The Weekly Ringer

The University of Mary Washington Student Newspaper

Summer Blockbusters Return: "Drag Me to Hell" Worth Being Dragged to See

2 min read

drag_me_to_hellFor every great film like “Army of Darkness” that Sam Raimi delivers, he always manages to churn out atrocities like “Spider-Man 3” to keep his fans wary. With this caveat in mind, Raimi’s newest horror flick, “Drag Me to Hell,” more than exceeds expectations.

When doe-eyed Christine Brown (Alison Lohman) denies a decrepit gypsy (Lorna Raver) a third extension on her mortgage, the gypsy curses her to be taken to Hell in three days to burn for eternity. Talk about overreacting.

The film lets you know exactly what you’re in for within the first few minutes: a checklist of horror movie clichés that somehow still manages to be entertaining. Pots and pans rattle to signify an evil presence, camera angles tilt for action shots, and my personal favorite, flashlights fail to work at the worst possible times.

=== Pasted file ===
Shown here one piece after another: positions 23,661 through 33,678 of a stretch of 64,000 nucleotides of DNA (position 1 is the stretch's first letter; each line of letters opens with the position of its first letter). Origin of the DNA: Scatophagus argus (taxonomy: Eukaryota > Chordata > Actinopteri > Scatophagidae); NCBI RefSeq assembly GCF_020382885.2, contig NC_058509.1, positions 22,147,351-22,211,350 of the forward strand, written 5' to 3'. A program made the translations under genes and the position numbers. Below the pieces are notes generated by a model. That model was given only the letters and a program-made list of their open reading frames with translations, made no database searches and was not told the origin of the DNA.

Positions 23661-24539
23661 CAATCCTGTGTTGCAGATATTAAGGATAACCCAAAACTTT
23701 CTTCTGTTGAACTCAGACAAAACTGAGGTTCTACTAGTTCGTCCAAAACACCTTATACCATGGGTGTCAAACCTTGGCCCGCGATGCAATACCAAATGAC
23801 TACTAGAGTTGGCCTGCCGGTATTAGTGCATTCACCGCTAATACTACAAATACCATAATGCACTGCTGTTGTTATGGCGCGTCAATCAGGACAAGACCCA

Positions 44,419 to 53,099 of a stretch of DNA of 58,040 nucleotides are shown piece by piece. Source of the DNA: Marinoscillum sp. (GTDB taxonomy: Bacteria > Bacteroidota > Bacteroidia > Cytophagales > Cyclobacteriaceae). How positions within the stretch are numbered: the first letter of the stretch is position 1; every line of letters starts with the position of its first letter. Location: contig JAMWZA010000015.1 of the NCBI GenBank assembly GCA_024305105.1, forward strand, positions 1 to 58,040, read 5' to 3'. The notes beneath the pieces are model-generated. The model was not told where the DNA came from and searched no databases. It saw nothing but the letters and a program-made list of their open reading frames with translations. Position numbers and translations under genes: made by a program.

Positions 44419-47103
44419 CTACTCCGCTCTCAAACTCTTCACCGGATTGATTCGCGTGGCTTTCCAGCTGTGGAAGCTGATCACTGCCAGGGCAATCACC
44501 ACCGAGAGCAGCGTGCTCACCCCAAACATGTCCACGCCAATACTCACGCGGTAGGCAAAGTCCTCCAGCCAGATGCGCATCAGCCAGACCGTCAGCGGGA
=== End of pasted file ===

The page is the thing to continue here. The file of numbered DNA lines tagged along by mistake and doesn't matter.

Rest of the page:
“Drag Me to Hell” is an unabashedly campy horror flick. Comedic moments occasionally come so far out of left field that it’s still unclear whether many of them were intentional or not. At one point, Christine literally defends herself with a conveniently-located hanging anvil in her shed with no explanation as to why she keeps a hanging anvil in her shed.

And there are so many melodramatic close-ups punctuated by sad piano melodies that it borders on hilarity.

Lohman nails the sweet, innocent horror movie stereotype routine, yet any time the script calls for more than a puppy dog look as the camera zooms in, she falters. Justin Long gives a pretty good performance as Lohman’s loving, yet slightly cynical boyfriend but is still impossible to take seriously in this role for no other reason than because he is Justin Long.

While the film isn’t particularly scary, it does maintain tension throughout. There are enough “jump” moments to make “Drag Me To Hell” a great date movie too, as long as neither person gets grossed out too easily. To put it mildly, so many disgusting things go into Christine’s mouth that it nearly becomes a running gag to see what will go in next.

Overall, “Drag Me To Hell” is an enjoyably self-aware horror movie that balances tension with enough comedic outbursts to keep it fun throughout.

Cheap Seats Screenings:
“Public Enemies” — Sept. 16, 18-19
“Drag Me to Hell” — Sept. 18-19
Admission: $1
Check for times and locations.